How Left Is Right & Right Is Wrong

by Alan Colmes

Chapter One

HarperCollins
I'm proud to be a liberal. In my spare time I hug trees. I'd rather hug a tree than embrace a tax cut we can't afford. Ever try to hug a tax rebate check? Bark burn is so much more pleasant than paper cuts. I believe there is a role for government. So do conservatives, in spite of the fact that they love to shout about getting government off our backs. They love government, too. They just use government differently than liberals do. Conservatives want government to tell you what you can't do. In fact, the Republican view of legislation is "Just Say No." I am a liberal because I believe in what government can do as a force for good. I believe that, when used properly, government can create opportunity, equality, and equity. I agree with Ron Brown, the late Commerce secretary and former chairman of the Democratic National Committee, who stated, "The common thread of Democratic history, from Thomas Jefferson to Bill Clinton, has been an abiding faith in the judgment of hardworking American families, and a commitment to helping the excluded, the disenfranchised and the poor strengthen our nation by earning themselves a piece of the American Dream. We remember that this great land was sculpted by immigrants and slaves, their children and grandchildren."

I Am Not a Party Animal

The more I learned about the Democratic Party and its rich history, the more I felt at home with its ideals. This is not to say I agree with every Democratic politician, policy position, or pronouncement. And I'm often more critical of my own party than of the opposition. When I'm critical of Democrats or liberals on Hannity & Colmes, it drives my fellow liberals crazy because they feel I should be an ideological cheerleader. This is not something I can do while maintaining my intellectual honesty. I'm not a Democrat because I love political organizations (I am a loner, not a joiner), and I don't agree with much of the inside baseball that gets played within and between our American political parties. I'm a Democrat because the progressive ideas in which I fervently believe are closer to what the Democrats stand for than what the Republicans profess, and those two parties are the only viable infrastructures for electing candidates to office.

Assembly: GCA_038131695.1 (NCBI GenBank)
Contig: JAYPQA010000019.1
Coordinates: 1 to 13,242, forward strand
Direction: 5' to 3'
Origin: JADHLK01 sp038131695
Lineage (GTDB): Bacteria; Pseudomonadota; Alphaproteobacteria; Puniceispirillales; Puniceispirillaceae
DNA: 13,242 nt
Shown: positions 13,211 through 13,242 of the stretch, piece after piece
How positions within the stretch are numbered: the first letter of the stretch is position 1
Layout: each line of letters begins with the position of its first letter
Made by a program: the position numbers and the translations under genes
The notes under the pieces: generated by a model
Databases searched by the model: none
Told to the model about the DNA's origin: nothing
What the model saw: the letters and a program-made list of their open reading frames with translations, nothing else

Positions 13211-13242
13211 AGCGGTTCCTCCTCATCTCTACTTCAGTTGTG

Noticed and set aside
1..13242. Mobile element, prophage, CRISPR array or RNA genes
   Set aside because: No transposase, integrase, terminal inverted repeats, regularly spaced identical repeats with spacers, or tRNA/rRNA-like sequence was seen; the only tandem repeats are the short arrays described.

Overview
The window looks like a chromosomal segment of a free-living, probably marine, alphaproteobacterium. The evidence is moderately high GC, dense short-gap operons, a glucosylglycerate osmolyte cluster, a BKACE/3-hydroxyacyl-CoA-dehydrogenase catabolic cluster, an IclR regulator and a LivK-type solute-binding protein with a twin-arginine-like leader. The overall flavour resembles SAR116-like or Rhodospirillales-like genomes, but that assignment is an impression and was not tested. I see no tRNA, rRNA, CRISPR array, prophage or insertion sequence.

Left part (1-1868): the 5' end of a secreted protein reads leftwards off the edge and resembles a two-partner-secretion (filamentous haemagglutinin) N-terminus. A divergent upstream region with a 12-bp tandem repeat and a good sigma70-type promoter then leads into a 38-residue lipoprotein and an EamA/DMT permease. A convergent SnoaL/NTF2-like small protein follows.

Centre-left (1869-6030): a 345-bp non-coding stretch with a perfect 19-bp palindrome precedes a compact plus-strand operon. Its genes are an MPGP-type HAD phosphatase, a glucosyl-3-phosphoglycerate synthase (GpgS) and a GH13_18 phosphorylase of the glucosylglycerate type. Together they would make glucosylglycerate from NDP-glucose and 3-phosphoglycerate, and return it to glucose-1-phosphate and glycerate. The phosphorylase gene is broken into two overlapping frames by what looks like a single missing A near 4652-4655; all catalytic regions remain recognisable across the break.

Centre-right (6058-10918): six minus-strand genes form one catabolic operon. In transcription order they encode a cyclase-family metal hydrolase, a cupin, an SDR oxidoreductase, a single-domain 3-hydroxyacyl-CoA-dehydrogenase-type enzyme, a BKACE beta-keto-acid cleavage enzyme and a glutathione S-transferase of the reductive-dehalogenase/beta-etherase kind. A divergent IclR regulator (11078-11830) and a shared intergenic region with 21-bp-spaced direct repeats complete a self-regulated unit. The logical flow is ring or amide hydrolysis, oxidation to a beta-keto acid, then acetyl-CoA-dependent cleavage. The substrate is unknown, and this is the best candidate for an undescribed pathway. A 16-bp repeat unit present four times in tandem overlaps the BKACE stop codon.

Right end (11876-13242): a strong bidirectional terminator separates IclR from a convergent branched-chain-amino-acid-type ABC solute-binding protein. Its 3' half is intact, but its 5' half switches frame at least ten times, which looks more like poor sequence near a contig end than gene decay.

That being said, I heartily identify with the roots of the party. "The party of the common man" was founded by Thomas Jefferson in 1792 to fight for the Bill of Rights and stand up to the elitist Federalists. In the next century, William Jennings Bryan, known as the "Great Commoner," was considered the conscience of the nation. As a two-term congressman and three-time presidential nominee, Bryan fought for and won women's suffrage, direct elections of senators, and a progressive income tax. As President Woodrow Wilson's secretary of state and a peace advocate in the early part of the twentieth century, Bryan won the approval of thirty nations to agree to investigations of disputes before going to war. Wilson, that century's first Democratic president, brought us the League of Nations, the Federal Reserve Board, and the first child and welfare laws. President Franklin Roosevelt brought our country out of the Great Depression with his New Deal, Works Progress Administration, and the creation of Social Security. President Harry Truman integrated the armed forces. President John F. Kennedy created the Peace Corps and brought a new optimism to America. President Lyndon Johnson's administration heralded the civil rights movement with the Civil Rights Act and the Voting Rights Act. It was Johnson's Great Society that declared war on poverty and created Medicare and Medicaid.

In short, Democrats don't need to add the word compassionate to further define what they are: the notion is already built in to the philosophy. Liberals are the ones who have fought to move forward while conservatives have done what their name implies: conserve the past. That's why I'm proud of the "L" word and what it represents. And that's why I'm committed to fight for and uphold its ideals.

Liberal, Literally. Are You One?

The conservatives' tactic of making the word liberal seem as though it should be one of the seven words you can't say on the broadcast media has been brilliant. The word drips off the tongue, as though if it's said too often, the speaker will have an aneurysm as it parts the lips. (Conservatives also love to use the diminutive "lib" to marginalize the left.) When Congresswoman Nancy Pelosi was running for and then became leader of the House Democrats, the words San Francisco liberal were spit out of conservative mouths as though the pronouncers were trying to dispel toxic bile from their systems. The last time I checked, San Francisco is part of the very same America that conservatives claim to love so much. Or maybe they only love those parts of America that got colored red on the Bush/Gore maps of 2000. Sixties conservatives said, "My country: Love it or leave it." I say: "My country: Love it all or don't love it at all."

Liberal is a very nice word. Say it a few times. Let it roll off the tongue. Say it loud and there's music playing. Say it soft and it's almost like praying. Wait a minute ... that's "Maria" from West Side Story. Actually, it wouldn't be such a bad idea if liberals could embrace this word with the same kind of glee with which Maria embraced her beauty:

"I feel liberal, oh so liberal. I feel liberal and witty and bright
And I pity those conservatives who think they're right."

The foregoing is excerpted from "Red, White & Liberal" by Alan Colmes. All rights reserved. No part of this book may be used or reproduced without written permission from HarperCollins Publishers, 10 East 53rd Street, New York, NY 10022

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